Guangxi (West Guang), formally the Guangxi Zhuang Autonomous Region, lies at the west end of the same plain as its much better known sibling Guangdong (East Guang, aka Canton). Rubbing up against Vietnam, the mountainous western parts are considered the wild and woolly end of China and it has the highest percentage of minorities in China, including the eponymous if rather obscure Zhuang people, who in fact are China’s largest minority group, 18 million strong. The Zhuangs have their own religion, delightfully named Mo; their own language, which is much closer to Thai than Chinese; their own writing system, which riffs off Chinese characters but is still quite different; and their own delightfully off-the-wall romanization system that takes a leaf from the late, unlamented Gwoyeu Romatzyh to encode tones with bonus letters, so that the UN Declaration of Human Rights starts off like this: Boux boux ma daengz lajmbwn couh miz cwyouz, cinhyenz caeuq genzli bouxboux bingzdaengj.
On the culinary front, Guangxi cuisine is a bit of an ill-defined mix. Spicy, but less spicy than Sichuan; sour, but less sour than Hunan; light, but less light than Guangdong, says one verdict. Rice noodles feature heavily, as do fish and snails from the Li River, and bordering Yunnan and South-East Asia, it’s not too hard to pick up similarities to both. More infamously, Guangxi is the site of the Yulin Lychee and Dog Meat Festival, controversial even within China, and formerly the stage of the worst ritual cannibalism during the Cultural Revolution.
Here in Singapore, Bukit Batok has a Little Guilin Park, thus named for the craggy limestone cliffs left over from an old quarry, and a Gui Lin Food Stall, serving up not-so-Guangxi dishes like the Malay coconut rice nasi lemak. The one dedicated Guangxi restaurant chain in Singapore, Number 1 Guilin Rice Noodle (壹号桂林米粉), threw in the towel a couple of years ago, and it turns out the (parenthetically named) Wulin Shan Zhuang (Feng Bo Zhuang) 武林山庄 (风波庄) is the wrong zhuang (庄 “village”, not 壮 “strong”), the sole outpost of a chain from Sichuan, and gave up the ghost some time in early 2021.
That leaves, as far as I can tell, exactly one place in Singapore that claims to serve up any Guangxi dishes at all, namely Guilin rice noodles (桂林米粉 Guìlín mǐfěn) at Sichuan Restaurant (四川饭店) in Chinatown. It’s buried way at the back of the menu, and it took a couple of round trips to the kitchen to confirm that they actually had it. “Chilli?” “Can.” A few minutes passed, and the kitchen must have had its doubts because the waitress came back to confirm. “Very spicy!” “OK.” A few more minutes, and another doleful warning arrived: “Not only spicy. Mala.” Surely Sichuan’s signature spicy-numbing sensation is too much for the laowai? I doubled down: “Mala is OK.”
What eventually appeared was a bowl of slippery rice noodles, much closer to what Singaporeans would call “laksa noodles” than the usual thin bee hoon, with some minced meat, a couple of token veggies, swimming in a broth dominated by Sichuan-style mala flavor. The worried waitress came by once more: “Is OK?” “OK!” I mean, sure, it was spicy, but nowhere near Yunnan’s rattan pepper noodles. What disappointed me more was that, as far as I could tell, this was identical to Chongqing xiaomian, only with the wheat noodles swapped out for rice noodles. Oh well, serves me right for ordering this in a place that’s literally called Sichuan Restaurant.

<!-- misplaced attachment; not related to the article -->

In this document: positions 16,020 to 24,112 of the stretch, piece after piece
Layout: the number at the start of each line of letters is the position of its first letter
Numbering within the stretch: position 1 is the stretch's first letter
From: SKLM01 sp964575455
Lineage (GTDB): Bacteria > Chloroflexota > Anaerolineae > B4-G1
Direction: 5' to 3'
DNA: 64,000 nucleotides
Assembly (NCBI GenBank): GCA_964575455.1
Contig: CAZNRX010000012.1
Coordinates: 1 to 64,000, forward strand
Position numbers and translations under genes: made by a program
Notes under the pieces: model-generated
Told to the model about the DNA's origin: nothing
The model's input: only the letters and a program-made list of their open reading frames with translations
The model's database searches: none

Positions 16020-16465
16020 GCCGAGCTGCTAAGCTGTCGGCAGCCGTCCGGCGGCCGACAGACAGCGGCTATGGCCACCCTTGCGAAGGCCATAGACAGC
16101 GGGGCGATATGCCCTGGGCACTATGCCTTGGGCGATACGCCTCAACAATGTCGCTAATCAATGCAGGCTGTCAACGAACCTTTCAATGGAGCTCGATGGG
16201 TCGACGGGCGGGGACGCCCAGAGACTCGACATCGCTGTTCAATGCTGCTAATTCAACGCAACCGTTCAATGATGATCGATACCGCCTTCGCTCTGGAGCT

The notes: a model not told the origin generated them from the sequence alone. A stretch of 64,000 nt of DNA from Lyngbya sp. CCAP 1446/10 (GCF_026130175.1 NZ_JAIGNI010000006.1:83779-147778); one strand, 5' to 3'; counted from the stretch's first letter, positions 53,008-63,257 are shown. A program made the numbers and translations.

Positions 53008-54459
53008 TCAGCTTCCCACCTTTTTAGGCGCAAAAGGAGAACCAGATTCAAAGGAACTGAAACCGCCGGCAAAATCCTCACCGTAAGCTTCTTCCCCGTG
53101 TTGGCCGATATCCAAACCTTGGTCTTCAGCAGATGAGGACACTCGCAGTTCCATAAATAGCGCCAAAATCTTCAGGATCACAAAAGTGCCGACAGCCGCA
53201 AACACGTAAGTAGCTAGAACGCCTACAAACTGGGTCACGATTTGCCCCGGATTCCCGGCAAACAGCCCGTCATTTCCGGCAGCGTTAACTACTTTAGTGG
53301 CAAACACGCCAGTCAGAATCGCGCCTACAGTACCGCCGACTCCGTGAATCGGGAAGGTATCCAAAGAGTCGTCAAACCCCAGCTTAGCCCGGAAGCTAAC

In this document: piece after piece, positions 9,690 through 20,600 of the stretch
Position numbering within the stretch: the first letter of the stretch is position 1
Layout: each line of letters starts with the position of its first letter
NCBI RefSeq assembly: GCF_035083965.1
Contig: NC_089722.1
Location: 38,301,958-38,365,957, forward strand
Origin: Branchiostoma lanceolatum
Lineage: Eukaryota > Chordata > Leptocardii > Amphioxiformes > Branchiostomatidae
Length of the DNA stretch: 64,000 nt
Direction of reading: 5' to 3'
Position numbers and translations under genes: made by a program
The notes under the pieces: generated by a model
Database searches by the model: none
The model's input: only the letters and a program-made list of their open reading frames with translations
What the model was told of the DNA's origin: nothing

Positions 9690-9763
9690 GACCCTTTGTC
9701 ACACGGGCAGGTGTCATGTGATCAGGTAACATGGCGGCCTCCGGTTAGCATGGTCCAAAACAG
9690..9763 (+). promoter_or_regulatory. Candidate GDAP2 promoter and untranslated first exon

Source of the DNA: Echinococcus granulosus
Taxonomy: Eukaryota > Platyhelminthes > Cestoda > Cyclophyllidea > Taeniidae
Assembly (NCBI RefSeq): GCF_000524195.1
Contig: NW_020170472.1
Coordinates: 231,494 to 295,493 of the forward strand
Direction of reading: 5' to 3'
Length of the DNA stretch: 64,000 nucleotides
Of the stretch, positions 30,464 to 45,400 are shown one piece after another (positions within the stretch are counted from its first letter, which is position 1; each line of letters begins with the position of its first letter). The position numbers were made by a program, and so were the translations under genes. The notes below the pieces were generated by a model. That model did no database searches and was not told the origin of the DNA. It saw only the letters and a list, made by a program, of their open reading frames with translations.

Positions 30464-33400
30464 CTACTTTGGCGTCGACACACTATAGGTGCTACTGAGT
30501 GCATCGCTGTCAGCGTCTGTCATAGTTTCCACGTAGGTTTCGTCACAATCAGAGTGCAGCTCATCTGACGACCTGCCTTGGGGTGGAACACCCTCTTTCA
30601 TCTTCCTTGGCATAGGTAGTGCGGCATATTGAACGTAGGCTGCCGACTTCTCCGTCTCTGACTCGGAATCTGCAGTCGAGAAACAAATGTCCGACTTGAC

Hands down the most famous Guangxi dish, though, is river snail noodles (螺螄粉 luósīfěn), hailing from the city of Liuzhou and recently massively trendy throughout China despite smelling famously funky. Failing to find any fresh providers of the stuff, I hopped on the internets and ordered a deluxe instant version, specifically the one branded by Chinese video personality Li Ziqi (李子柒), who built a following of millions by filming idyllic depictions of life in rural China without mod cons like electricity, and whom you can see photogenically squelching barefoot through the mud to collect river snails just for
you her grandma. The enormous pouch (Singapore dollar coin for scale) comes with no less than 8 baggies of ingredients inside: noodles, soup stock, fermented bamboo shoots, pickled vegetables, vinegar, chilli oil, peanuts and tofu skin, and this video with English subtitles will take you through how to make it. One key point: you need to first boil the noodles starting from cold water, strain, then mix the rest of the wet ingredients and bring to a boil again.
So how was it? In a word, meh. Internet hyperbole often compares those bamboo shoots to durian, but I know durian, durian is a friend of mine, and fermented bamboo shoot, you’re no durian. They’re a bit funky, a bit sour, but not objectionably so and I’ve had curries etc made with them in Thailand and Laos as well; in fact, the menma pickled bamboo shoots commonly used as a Japanese ramen topping are essentially the same thing. Most of the other flavors, snail and otherwise, were obliterated by the combo of chilli oil and vinegar, and the end result bore a considerable resemblance to that old Chinese standby, hot and sour soup. Edible, sure, but hardly worth the hassle of preparation or the $5 it cost.
Overall, the Guangxi experience in Singapore was distinctly unsatisfying, I’m pretty sure neither of these could hold up a candle to the real thing. But until the day comes when Guilin and Yangshuo are back on the tourist map, it’s time to say Boux boux ma daengz (I think I need to make this my new email signoff) and move on to our next province.